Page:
New Delhi: Top Pakistan politicians including Inter-Services Intelligence (ISI) had in summer 2010 attempted to negotiate a secret peace deal with al-Qaeda.
This revelation was made by the documents filed by US prosecutors in a federal court in New York last month.
The document stated that Punjab province CM Shahbaz Sharif, who is also brother of incumbent Prime Minister Nawaz Sharif, was also among the political leaders who had negotiated secretly with the banned terror module, Indian Express reported.
Letters found in al-Qaeda chief Osama Bin Laden's safehouse in Abbotabad claimed that Pakistan had reached out to Saeed al-Masri, who acted as the financial chief for the outfit.
The negotiations began, the documents show, in the summer of 2010.
al-Qaeda's manager Atiyah Abd al-Rahman told Laden in June 2010 that ‘Pakistani enemy has been corresponding with them and with Tehreek-i-Taliban (Hakimullah) for a very short time'. The US prosecutors said that Hafiz was a code-name for al-Masri.
Rahman also informed Laden that the Punjab CM had sent a message that his government wanted to negotiate with them to re-establish normal relations as long as al-Qaeda do no conduct operations in the province.
The letter also recorded ‘we received a messenger from them bringing us a letter from the Intelligence leaders including Shuja' Shah and others'. Lieutenant-General Ahmad Shuja Pasha was heading the ISI at that time. Pasha was accused of having information that the ISI was aware of Bin Laden's presence in Abbotabad, an allegation he had denied.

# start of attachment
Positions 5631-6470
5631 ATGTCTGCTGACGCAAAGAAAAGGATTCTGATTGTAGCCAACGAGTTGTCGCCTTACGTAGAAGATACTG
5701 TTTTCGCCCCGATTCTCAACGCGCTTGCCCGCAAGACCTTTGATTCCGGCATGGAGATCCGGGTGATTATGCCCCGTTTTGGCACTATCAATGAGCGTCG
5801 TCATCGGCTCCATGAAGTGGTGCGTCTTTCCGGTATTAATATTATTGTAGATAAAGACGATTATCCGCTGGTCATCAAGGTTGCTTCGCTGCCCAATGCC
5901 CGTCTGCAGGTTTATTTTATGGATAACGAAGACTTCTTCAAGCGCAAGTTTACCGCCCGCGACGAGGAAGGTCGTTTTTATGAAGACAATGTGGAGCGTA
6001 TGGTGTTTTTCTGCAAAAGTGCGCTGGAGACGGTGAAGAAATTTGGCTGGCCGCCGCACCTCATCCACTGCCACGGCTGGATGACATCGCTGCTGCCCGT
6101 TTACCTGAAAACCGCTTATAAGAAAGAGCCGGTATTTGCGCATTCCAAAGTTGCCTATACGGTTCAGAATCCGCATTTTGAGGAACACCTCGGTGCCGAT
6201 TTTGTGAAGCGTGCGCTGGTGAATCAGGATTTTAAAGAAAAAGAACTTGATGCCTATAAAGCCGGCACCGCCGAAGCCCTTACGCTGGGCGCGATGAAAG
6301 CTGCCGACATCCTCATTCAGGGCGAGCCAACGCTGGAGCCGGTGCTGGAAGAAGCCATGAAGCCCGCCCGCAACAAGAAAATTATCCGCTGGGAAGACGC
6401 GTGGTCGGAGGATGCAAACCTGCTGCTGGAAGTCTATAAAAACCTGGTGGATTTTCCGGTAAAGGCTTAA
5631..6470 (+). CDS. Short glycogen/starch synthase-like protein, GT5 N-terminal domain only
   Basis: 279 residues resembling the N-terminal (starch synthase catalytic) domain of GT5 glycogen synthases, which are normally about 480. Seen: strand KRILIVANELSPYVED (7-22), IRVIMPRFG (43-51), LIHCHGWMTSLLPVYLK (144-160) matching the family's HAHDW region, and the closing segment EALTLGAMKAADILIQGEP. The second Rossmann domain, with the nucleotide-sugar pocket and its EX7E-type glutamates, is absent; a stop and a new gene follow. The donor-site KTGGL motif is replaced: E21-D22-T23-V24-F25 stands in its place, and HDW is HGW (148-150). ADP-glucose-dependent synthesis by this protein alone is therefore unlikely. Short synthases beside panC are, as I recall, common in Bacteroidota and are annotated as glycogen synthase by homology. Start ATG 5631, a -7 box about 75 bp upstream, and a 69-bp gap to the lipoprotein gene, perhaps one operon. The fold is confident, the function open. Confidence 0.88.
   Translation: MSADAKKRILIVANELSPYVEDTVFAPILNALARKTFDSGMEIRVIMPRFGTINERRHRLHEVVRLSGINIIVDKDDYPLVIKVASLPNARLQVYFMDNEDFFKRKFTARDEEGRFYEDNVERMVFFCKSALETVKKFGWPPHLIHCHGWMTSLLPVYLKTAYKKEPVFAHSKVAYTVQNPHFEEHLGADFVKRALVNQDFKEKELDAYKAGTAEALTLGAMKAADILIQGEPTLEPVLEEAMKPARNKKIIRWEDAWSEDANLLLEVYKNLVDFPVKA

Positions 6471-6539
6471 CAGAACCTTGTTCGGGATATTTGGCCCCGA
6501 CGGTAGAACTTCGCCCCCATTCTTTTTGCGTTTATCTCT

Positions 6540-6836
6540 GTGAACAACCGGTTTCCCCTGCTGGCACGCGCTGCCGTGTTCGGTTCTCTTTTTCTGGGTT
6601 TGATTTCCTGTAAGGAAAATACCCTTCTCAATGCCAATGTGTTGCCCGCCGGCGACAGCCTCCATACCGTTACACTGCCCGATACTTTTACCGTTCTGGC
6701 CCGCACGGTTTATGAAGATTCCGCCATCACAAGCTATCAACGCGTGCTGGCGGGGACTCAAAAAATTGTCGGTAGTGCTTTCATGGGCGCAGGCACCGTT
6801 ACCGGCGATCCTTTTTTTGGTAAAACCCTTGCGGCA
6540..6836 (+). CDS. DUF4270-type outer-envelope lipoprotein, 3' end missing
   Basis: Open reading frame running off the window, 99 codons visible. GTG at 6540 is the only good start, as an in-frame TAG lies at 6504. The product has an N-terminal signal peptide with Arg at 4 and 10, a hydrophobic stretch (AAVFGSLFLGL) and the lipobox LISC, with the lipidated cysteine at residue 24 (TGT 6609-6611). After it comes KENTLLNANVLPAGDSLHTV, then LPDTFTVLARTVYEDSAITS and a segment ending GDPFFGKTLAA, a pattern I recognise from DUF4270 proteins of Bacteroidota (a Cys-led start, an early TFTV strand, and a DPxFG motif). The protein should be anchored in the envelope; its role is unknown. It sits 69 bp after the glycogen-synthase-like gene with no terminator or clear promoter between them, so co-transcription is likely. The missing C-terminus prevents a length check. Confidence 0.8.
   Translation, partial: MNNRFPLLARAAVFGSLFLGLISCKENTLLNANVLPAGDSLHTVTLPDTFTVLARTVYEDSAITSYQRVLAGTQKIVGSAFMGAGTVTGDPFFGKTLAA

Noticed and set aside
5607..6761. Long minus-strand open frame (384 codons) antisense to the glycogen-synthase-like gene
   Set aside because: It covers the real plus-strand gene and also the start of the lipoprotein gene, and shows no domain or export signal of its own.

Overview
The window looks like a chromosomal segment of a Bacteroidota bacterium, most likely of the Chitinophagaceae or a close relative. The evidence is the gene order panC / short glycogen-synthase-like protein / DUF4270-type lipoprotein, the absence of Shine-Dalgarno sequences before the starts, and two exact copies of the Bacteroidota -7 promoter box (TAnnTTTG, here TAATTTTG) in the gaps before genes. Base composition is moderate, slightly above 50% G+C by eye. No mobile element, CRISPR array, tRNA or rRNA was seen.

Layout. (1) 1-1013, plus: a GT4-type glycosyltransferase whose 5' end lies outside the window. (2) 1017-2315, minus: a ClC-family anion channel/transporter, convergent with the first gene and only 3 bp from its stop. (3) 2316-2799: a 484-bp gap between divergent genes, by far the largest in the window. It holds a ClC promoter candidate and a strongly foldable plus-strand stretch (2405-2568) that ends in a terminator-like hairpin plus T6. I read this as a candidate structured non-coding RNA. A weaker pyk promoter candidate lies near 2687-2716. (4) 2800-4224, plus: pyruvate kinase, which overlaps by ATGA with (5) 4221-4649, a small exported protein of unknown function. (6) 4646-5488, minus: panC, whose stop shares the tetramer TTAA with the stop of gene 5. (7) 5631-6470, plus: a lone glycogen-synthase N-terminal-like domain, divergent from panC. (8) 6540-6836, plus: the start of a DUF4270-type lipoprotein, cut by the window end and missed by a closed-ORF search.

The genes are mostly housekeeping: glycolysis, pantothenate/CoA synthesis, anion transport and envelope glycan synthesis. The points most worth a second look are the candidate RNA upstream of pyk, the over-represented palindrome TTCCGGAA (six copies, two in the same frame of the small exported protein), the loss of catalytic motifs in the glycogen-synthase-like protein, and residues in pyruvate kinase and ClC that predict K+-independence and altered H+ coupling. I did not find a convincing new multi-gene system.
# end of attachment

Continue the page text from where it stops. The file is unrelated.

The secret peace talks proceeded ahead with Pakistan was being informed that ‘we are prepared to leave you be. Our battle is primarily against the Americans'.
The group was also beginning to expand its operations against India, the documents revealed, as reported by Indian Express.
In May, 2010, just after its key negotiator al-Masri was killed in a US drone strike near Miramshah, al-Qaeda released an audiotaped message in which al-Masri claimed credit for the bombing of the German Bakery in Pune.
The documents were seized by the US special forces during their raid on Laden's safehouse.
The documents were used by prosecutors to convict Pakistani-origin British national Abid Nasee, who was extradited from the United Kingdom in 2013 to face charges of having led a terror cell that planned to stage mass-casualty terror attacks in Manchester and New York.